Ranger making the grade

IAN BUSBY, SUN MEDIA

, Last Updated: 8:35 AM ET

When Scott Ranger looks around the classrooms at Vancouver Island University, he can sometimes feels like an old man.

Being that the Calgary Roughnecks forward is excited every day to be a student again, he hardly cares.

Ranger decided last spring he needed a change from the construction jobs he's held since high school and enrolled in the physical education program at VIU in Nanaimo, B.C.

It was a chance for he and wife Jill to head home and for him to find a new career.

"I did the whole, 'I will take one year off' thing. That turned into eight," said the 25-year-old first-year student.

"Now I'm in school with a lot of 18-, 19- and 20-year-olds. It's a bit of an adjustment. The people in my classes don't notice. I act young anyways, so it's cool."

Ranger is in his third season with the Roughnecks, who face the Minnesota Swarm tonight at the Saddledome (7:30 p.m., nll.com TV), and he is still considered a young member of his lacrosse team.

His goal is to eventually become a physical education teacher, which would take about five years of schooling and the right opportunity for a job.

Right now, he's finding the anatomy and physiology classes better than expected.

"I find it very interesting so it's quite a bit easier than when I was in high school," said Ranger, who's already in the second semester.

"I wasn't interested in anything during high school. I love sports, so I love finding out how everything works with body movement and all that fun stuff. It's an adjustment but a good adjustment.

"Every day, I'm there the earliest and I stay the longest. I'm asking questions and I'm fascinated by the material I'm learning.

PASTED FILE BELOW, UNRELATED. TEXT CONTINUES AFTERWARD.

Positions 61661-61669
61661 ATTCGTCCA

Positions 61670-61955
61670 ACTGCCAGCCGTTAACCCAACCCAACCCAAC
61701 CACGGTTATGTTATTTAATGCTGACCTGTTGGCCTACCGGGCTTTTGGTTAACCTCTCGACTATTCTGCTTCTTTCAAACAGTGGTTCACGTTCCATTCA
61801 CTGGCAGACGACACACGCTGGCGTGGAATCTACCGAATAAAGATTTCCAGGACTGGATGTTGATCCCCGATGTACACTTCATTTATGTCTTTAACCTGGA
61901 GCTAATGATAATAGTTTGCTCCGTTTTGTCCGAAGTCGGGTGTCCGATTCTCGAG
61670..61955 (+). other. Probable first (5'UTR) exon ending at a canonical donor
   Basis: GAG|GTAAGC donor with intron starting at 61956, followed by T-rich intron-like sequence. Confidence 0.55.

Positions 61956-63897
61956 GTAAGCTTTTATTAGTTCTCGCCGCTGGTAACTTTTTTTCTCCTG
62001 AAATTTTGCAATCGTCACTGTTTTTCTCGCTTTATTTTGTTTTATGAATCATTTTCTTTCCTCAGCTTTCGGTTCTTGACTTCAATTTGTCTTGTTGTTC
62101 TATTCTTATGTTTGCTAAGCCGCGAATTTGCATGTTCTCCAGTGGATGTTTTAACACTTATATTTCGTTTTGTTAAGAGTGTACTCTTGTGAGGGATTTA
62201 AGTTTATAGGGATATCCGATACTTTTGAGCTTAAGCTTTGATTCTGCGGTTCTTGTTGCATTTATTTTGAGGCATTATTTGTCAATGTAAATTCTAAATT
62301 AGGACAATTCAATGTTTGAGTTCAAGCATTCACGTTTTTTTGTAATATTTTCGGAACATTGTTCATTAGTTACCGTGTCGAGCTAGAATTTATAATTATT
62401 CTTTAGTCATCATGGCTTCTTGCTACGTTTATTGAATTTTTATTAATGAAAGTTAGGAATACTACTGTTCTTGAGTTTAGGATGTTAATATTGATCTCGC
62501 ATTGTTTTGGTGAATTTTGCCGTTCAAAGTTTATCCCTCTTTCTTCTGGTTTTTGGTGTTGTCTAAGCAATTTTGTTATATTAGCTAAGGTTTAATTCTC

"It makes it a lot easier when you enjoy what you are learning and studying. The profs make fun of me, 'The old guy sticking around for extra work.' I just really enjoy it."

Going back to school meant moving away from Calgary and away from most of his Roughnecks teammates.

It helped that Jill got a job as a nurse after graduating from the University of Calgary and that both are from Nanaimo so they are closer to family.

For the first time in his NLL career, Ranger is a fly-in player.

"It's a big adjustment because I always lived in the city I played for," Ranger said.

"I was in San Jose the years I was there and obviously in Calgary the past couple years. I'm thankful the Roughnecks gave me the opportunity to do it. It's not as easy as everybody thinks it is."

Although Ranger led the Riggers in scoring last year, he has just three goals in four games this season and sits sixth in team points.

That has more to do with the talent around Ranger than with his play, but still the righty puts pressure on himself to put the ball in the net.

"I was getting quite frustrated with myself because I had better numbers last year," said Ranger.

"(Teammate) Curt Malawsky pulled me aside and asked me what was more important. I said winning and winning that championship.

"Then he said not to worry about it because we're winning. It opened my eyes a bit. I apologized to him. I just hope to pick it up in the next few games."

The Roughnecks had a bye last weekend, and that helped Ranger catch up on his schoolwork.

"Everybody else was watching the Super Bowl, and I was at home being a loser doing my homework," Ranger said.

"I don't even know who won the game."


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